The federal government must allow every U.S. household to seek financial aid to pay for digital-to-analog converter boxes after analog TV transmissions are halted in early 2009, top broadcasting and electronics trade groups said last week. The industry groups — led by the National Association of Broadcasters and the Consumer Electronics Association — said that in designing the converter program, Congress included every household and did not give the executive branch authority to add to, or subtract from, the eligibility pool.
NTIA has more than a year to put the final touches on the converter-box program. The agency is planning to issue coupons on a first-come, first-served basis from January 1, 2008 to March 31, 2009.
IV. Antitrust Agency Activity/Deal Announcements
Date Set for FCC Vote on AT&T/BellSouth Merger.
Chairman Martin has set the stage for a vote on the AT&T/BellSouth merger at the October 12 FCC public meeting. The FCC’s action was unusual in that it came before the Justice Department had reached a decision on whether or not the deal would adversely affect competition and possibly harm consumers. Chairman Martin stated he recommends the merger be approved without any conditions.
Both the scope and timing of the merger has stirred controversy in Congress. Two influential senators urged the FCC and Justice Department to consider imposing conditions on the proposed merger. In a letter to both agencies, Sens. Mike DeWine, R-Ohio, and Herb Kohl, D-Wis., said divestitures of company assets may be needed, along with curbs on the ability of the merged parties to "warehouse" spectrum, thus restricting it from competitors.
Meanwhile, two House members, Judiciary Committee Chairman James Sensenbrenner, R-Wis., and John Conyers of Michigan, the panel’s top Democrat, urged the Justice Department to refrain from ruling on the merger until a court review of two previous telecom deals is complete.
U.S. District Judge Emmet Sullivan is currently reviewing the mergers of Verizon Communications with MCI as well as the former SBC Communications takeover of AT&T, under expanded power Congress gave the courts in the Tunney Act of 2004 to more closely scrutinize Justice Department antitrust pacts with companies.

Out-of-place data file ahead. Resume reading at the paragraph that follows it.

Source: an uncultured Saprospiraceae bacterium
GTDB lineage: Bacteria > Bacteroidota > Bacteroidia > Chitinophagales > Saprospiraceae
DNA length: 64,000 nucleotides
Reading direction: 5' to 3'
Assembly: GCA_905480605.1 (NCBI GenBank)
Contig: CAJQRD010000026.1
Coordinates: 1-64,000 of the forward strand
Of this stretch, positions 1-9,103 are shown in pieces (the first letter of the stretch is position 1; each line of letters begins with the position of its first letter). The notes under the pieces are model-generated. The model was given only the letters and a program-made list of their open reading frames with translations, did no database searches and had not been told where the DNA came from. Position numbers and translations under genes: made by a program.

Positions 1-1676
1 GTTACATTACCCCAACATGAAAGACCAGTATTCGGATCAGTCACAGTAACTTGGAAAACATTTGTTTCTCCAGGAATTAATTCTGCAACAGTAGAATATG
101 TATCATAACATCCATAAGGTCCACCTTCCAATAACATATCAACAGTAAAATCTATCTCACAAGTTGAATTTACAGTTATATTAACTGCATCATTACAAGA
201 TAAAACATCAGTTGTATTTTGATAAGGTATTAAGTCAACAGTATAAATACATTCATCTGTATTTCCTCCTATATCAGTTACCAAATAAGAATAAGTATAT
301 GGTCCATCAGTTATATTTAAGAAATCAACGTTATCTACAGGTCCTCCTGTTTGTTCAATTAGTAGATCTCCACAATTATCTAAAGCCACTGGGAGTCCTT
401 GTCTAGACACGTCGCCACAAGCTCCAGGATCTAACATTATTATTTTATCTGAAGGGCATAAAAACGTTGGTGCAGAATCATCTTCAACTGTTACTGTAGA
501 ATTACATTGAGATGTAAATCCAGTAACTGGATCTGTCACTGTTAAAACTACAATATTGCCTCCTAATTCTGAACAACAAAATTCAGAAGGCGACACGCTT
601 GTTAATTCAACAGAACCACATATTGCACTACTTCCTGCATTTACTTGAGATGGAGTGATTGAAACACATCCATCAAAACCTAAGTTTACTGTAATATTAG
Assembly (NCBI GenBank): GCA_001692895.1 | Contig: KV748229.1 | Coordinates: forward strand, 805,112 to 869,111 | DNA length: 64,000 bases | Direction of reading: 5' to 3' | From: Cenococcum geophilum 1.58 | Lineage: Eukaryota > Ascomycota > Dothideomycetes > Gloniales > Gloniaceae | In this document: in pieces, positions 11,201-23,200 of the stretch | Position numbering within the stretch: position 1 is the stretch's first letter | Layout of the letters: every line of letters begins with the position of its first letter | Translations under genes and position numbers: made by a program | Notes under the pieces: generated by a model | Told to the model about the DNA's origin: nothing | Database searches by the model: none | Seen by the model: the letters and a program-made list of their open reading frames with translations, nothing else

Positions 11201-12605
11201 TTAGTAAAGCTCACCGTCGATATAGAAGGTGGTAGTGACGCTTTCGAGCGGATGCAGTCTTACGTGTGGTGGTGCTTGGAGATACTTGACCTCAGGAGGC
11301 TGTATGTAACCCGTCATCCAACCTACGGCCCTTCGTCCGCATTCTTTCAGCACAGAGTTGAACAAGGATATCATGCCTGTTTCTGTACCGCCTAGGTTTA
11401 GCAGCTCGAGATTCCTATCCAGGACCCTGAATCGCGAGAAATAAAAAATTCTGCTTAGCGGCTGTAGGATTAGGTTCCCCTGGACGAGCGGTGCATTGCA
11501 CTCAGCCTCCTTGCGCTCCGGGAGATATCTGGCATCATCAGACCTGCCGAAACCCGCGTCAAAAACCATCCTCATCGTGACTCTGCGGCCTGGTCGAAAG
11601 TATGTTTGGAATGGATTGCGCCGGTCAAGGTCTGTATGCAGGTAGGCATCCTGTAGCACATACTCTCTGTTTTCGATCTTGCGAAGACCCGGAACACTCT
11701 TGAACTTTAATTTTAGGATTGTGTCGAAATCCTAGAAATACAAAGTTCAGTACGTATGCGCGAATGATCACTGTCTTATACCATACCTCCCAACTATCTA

A. 2nd Circuit Remands Indecency Case Back to FCC, Commenters Weigh In.
On September 7, a three-judge panel for the 2nd Circuit Court of Appeals agreed to remand the cases to the FCC for 60 days. The decision, which also put on hold rulings that four television programs from 2002 to 2004 contained foul language, was seen as temporarily stopping the FCC’s "fleeting expletive" policy, under which broadcast stations could be fined for airing profanities, even if used only once.
The FCC had asked the court to allow it to reopen the decision so that it could respond to complaints by the major broadcast television networks. Comments were due on September 21st. In a combined filing at the FCC, CBS, Fox, and NBC took aim at the entirety of the FCC’s indecency enforcement regime, saying they wanted the Commission to "rescind its radical new interpretation of indecency rules." In their filing, the networks asked the FCC to "reverse its radically expanded efforts to regulate through punitive forfeitures what it considers to be "indecent speech." They argue that the FCC’s previous "cautious and limited" enforcement is the "centerpiece" of its defense of having the power to regulate broadcast speech. It is this regime that the Supreme Court narrowly upheld, expressly excluding "isolated" uses of "potentially offensive" language, which the FCC is now punishing.
Petitions for review and reply briefs must be filed in the 2nd Circuit by December 11.
B. EchoStar, Fox Square Off on Distant Networks.
The U.S. Court of Appeals for the 11th Circuit previously found EchoStar in violation of the Satellite Home Viewer Act by regularly and unlawfully delivering out-of-market stations ("distant signals") in competition to local stations that carry the same network programming. In an effort to head-off the pending injunction, EchoStar came to terms with ABC, NBC, CBS, and the Fox affiliates. The Fox Network and about 25 Fox stations, however, have objected to the proposed settlement. The U.S. District Court gave EchoStar until September 12 to explain why the court should not issue the injunction.
In its court filing, EchoStar told a Florida district court that it should not have to pull the distant network signals of 800,000 subscribers because circumstance have changed dramatically since a court ordered it to, and consumers would be unduly and unfairly hurt by the move. Also, they say, competitor DIRECTV would directly benefit from the move. EchoStar says that the August 25, $100 million settlement—with all but the Fox affiliates—is a "substantial" change in circumstance since the injunction was ordered. It also says that in light of the settlement, a permanent injunction would be "unjust, particularly to consumers."
EchoStar also asked for at least 120 business days to comply if ordered by a federal judge to terminate Big Four network programming largely located in rural areas. EchoStar told the court it would need at least four months to help consumers find alternatives for receiving network programming, including purchase of a local TV-signal package in the 165 markets where EchoStar makes that option available.